Mobile development teams invest many hours in designing and building intuitive mobile apps. Many perform standard security checks and try to follow good coding practice. However, it’s also critically important to secure the application during runtime. Mobile apps rely on the OS to provide a secure foundation to operate correctly. If a device is compromised, the entire security foundation of the mobile app is compromised as well.
A self-defending app is capable of operating independently of the device’s native security features. Mobile apps with runtime security technology or in-app protection are capable of detecting malicious activity independently from native security features. The independent detection identifies real-time threats in the wild and ultimately avoids unacceptable risk exposure while protecting transactions and data on both the app and server sides.
How vulnerable are the operating systems?
Mobile app developers rely on the underlying operating systems for security. However, while the mobile operating systems themselves are hardened to protect against attacks, they are not foolproof. Thousands of new vulnerabilities are discovered each year. Researchers and malicious actors alike continually test both Android and iOS looking for vulnerabilities through bug bounty programs, internal research, or to sell zero-days to the highest bidder. A remotely delivered persistent exploit on iOS can fetch up to $2M for an enterprising researcher.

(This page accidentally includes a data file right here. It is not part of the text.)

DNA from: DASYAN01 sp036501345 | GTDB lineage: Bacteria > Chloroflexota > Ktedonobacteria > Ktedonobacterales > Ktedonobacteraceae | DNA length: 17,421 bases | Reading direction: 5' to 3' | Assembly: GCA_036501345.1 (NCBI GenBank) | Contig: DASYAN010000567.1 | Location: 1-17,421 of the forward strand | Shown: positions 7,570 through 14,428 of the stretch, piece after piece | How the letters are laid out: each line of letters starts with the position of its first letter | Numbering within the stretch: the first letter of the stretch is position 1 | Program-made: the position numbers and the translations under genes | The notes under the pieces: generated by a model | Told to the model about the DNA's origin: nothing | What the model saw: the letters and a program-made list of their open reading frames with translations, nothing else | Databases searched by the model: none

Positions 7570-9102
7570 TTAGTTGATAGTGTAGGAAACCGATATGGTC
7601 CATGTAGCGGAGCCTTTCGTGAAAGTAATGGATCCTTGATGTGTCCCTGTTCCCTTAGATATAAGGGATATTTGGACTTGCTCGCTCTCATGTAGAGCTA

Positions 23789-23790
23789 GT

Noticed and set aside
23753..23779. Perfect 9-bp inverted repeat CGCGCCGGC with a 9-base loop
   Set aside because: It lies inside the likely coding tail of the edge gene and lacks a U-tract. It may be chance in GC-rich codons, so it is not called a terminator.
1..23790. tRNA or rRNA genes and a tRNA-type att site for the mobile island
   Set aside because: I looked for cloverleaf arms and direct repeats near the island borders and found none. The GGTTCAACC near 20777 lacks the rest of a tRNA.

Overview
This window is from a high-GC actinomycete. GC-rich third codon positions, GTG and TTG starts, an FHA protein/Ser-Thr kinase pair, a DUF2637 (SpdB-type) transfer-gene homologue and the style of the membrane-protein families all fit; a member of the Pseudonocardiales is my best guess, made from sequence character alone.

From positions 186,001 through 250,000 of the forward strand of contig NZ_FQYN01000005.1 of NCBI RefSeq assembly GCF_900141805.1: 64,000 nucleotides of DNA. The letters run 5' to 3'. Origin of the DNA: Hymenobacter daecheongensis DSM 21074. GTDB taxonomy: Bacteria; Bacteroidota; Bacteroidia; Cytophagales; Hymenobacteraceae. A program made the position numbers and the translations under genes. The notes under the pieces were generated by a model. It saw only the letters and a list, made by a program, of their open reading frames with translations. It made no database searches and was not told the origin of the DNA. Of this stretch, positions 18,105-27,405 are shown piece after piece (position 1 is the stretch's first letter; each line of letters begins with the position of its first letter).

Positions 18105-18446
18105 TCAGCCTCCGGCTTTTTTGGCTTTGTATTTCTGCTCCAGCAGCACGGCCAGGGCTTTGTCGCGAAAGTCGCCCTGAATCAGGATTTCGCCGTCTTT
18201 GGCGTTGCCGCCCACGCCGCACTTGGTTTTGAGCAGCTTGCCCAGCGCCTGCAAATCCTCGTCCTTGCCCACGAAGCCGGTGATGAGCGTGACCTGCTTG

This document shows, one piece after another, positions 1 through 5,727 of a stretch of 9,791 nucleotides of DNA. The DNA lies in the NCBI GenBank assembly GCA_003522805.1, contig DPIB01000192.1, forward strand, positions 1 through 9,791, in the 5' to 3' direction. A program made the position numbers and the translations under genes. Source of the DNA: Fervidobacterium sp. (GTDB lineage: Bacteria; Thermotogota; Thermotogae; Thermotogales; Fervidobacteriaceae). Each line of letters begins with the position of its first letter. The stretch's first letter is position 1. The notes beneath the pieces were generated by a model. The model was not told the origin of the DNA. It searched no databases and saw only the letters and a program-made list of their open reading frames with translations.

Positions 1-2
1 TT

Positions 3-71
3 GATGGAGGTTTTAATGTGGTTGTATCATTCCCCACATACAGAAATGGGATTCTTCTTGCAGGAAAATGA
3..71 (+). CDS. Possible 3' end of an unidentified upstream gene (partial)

In 2019, Mobile OS vendors created patches for 1,161 security vulnerabilities. Apple patched 306 CVEs (Common Vulnerabilities and Exposures), 64% of which were considered “critical” security threats.
In 2019, Google patched 855 CVEs, the majority of which (54%) were considered “critical” or “high” security threats. Critical CVEs are vulnerabilities allowing remote code execution or remotely bypassing security features. High severity CVEs, if successfully executed, could allow an attacker remote access to data or to bypass OS security features.